Children between the ages of 5 and 10 need a Zip Oyster Photocard Web Page5-10 Zip Oyster Photocard if they want to travel free on London Tube Trains, Buses and DLR Trains without an adult accompanying them.Apply For Photocard
Children aged over 10 years and 11 months, but under 16 years old on 31st August, can apply for an Zip Oyster Photocard Web Page11-15 Zip Oyster Photocard to travel free on London Buses and Trams. They also get child rates on London Tube Trains, DLR and most National Rail services in London.
If you are settling down in England (UK) with a child already or will be having a child during your stay, you could send it to a Private Nursery (Kindergaten) for one year, at the age of 2 years old, whereby you might be able to get help with payment via government (state) benefits such as Child Tax Credit. And when your child reaches the age of 3, or is already between the ages of 3 and 4 when it arrives in England (UK), you can apply for a place in a FREE Nursery; paid for by your local borough council (the government).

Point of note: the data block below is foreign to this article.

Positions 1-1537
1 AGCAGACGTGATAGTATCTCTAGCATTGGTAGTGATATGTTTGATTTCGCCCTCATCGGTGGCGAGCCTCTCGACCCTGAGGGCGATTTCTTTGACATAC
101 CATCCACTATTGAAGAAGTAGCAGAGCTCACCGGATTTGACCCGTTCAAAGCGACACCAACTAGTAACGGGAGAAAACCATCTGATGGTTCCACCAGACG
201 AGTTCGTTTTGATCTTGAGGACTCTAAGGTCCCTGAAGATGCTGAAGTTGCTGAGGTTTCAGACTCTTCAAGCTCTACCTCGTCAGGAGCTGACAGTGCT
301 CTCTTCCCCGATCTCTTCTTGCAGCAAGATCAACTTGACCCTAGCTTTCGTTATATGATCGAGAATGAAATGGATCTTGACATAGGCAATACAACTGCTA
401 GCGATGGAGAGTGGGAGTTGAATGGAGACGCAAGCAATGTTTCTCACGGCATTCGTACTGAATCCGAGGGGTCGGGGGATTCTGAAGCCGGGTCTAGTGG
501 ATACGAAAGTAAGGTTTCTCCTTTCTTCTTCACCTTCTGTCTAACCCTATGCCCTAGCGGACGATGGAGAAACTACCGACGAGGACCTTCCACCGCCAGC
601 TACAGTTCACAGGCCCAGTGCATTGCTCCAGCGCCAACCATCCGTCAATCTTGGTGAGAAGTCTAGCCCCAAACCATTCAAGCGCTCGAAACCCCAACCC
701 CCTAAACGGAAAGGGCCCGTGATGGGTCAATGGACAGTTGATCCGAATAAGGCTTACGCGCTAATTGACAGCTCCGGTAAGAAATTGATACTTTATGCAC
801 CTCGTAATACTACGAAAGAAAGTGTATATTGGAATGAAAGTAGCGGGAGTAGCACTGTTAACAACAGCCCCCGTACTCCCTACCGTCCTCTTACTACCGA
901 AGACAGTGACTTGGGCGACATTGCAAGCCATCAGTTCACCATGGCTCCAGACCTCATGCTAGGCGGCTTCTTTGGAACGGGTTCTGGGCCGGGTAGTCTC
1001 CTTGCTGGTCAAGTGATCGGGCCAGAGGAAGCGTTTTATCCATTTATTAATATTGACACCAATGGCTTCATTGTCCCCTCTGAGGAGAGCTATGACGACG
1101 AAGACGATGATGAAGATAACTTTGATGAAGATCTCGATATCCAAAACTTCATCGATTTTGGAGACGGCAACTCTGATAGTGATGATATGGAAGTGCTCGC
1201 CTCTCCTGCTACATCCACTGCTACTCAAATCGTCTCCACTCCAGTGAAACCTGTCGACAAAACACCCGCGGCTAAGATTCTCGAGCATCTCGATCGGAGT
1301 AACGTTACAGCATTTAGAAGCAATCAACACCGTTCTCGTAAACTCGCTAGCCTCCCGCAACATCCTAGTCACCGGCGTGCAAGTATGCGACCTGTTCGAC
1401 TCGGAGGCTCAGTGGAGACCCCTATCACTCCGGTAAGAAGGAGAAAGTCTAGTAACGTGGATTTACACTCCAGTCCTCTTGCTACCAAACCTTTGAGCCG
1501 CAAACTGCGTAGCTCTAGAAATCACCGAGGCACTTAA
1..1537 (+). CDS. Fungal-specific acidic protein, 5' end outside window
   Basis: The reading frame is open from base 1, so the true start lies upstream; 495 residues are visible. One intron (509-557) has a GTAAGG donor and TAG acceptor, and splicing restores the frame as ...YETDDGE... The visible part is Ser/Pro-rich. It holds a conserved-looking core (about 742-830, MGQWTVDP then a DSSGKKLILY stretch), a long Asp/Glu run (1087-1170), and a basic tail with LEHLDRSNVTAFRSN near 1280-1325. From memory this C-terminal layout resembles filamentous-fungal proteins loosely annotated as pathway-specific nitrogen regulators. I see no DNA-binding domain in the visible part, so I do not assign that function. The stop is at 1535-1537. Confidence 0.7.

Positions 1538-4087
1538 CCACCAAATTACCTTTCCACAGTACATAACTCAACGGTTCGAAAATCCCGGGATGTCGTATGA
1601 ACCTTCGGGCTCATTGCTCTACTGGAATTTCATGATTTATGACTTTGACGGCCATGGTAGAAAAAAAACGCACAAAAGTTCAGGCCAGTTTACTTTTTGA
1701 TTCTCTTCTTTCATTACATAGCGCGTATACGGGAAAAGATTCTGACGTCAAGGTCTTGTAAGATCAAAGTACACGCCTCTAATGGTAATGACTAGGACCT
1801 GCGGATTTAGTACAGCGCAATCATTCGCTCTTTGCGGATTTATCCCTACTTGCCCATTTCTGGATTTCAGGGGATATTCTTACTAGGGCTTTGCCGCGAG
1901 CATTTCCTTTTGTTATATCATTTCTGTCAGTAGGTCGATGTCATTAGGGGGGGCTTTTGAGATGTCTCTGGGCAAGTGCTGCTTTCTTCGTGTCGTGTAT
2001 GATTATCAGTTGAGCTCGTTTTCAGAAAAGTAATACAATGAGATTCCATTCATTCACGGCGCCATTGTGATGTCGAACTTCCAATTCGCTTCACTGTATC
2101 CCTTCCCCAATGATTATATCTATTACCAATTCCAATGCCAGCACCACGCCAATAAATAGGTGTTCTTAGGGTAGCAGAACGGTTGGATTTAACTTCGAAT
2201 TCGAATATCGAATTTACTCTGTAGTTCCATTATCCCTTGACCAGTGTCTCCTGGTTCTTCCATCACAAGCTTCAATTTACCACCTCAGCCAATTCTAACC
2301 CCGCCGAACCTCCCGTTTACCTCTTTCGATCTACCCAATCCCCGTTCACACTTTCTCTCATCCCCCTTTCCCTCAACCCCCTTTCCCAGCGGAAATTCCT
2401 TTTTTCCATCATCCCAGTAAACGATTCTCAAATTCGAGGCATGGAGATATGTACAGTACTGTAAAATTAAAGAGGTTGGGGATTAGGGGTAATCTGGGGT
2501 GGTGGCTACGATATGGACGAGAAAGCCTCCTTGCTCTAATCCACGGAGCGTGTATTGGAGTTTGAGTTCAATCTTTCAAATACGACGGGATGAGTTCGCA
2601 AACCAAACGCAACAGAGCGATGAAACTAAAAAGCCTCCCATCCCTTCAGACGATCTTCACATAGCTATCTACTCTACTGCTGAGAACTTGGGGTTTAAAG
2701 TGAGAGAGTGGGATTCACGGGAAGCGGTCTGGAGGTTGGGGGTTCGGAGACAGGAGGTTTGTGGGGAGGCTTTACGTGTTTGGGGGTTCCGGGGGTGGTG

Just before your child reaches 5 years old you should register it for a place in a FREE Infant (Reception) School, paid for by your local borough council (the government); if your child's nursery has not helped you with the registration process already. Ideally, you should apply about 4-6 months before your child turns 5 years old, if not before, because school places will be difficult to find after that.
Example: If your child was born between 1st September 2012 and 31st August 2013, they can start a government FREE Infant (Reception) School in September 2017. However, you would register them in June 2016 for example to be, almost, certain of getting them a place in your preferred Infant (Reception) School. If your child is already 5 years old but no more than 6¼ years old when it arrives in England (UK), you might have to wait 2 or 3 months before your child is found an Infant (Reception) School place.
Full time education is compulsory by law, but absolutely FREE, for all children between the ages of 5 and 16 in England (UK) and up to the age of 18 if the child was born after 1st September 1997.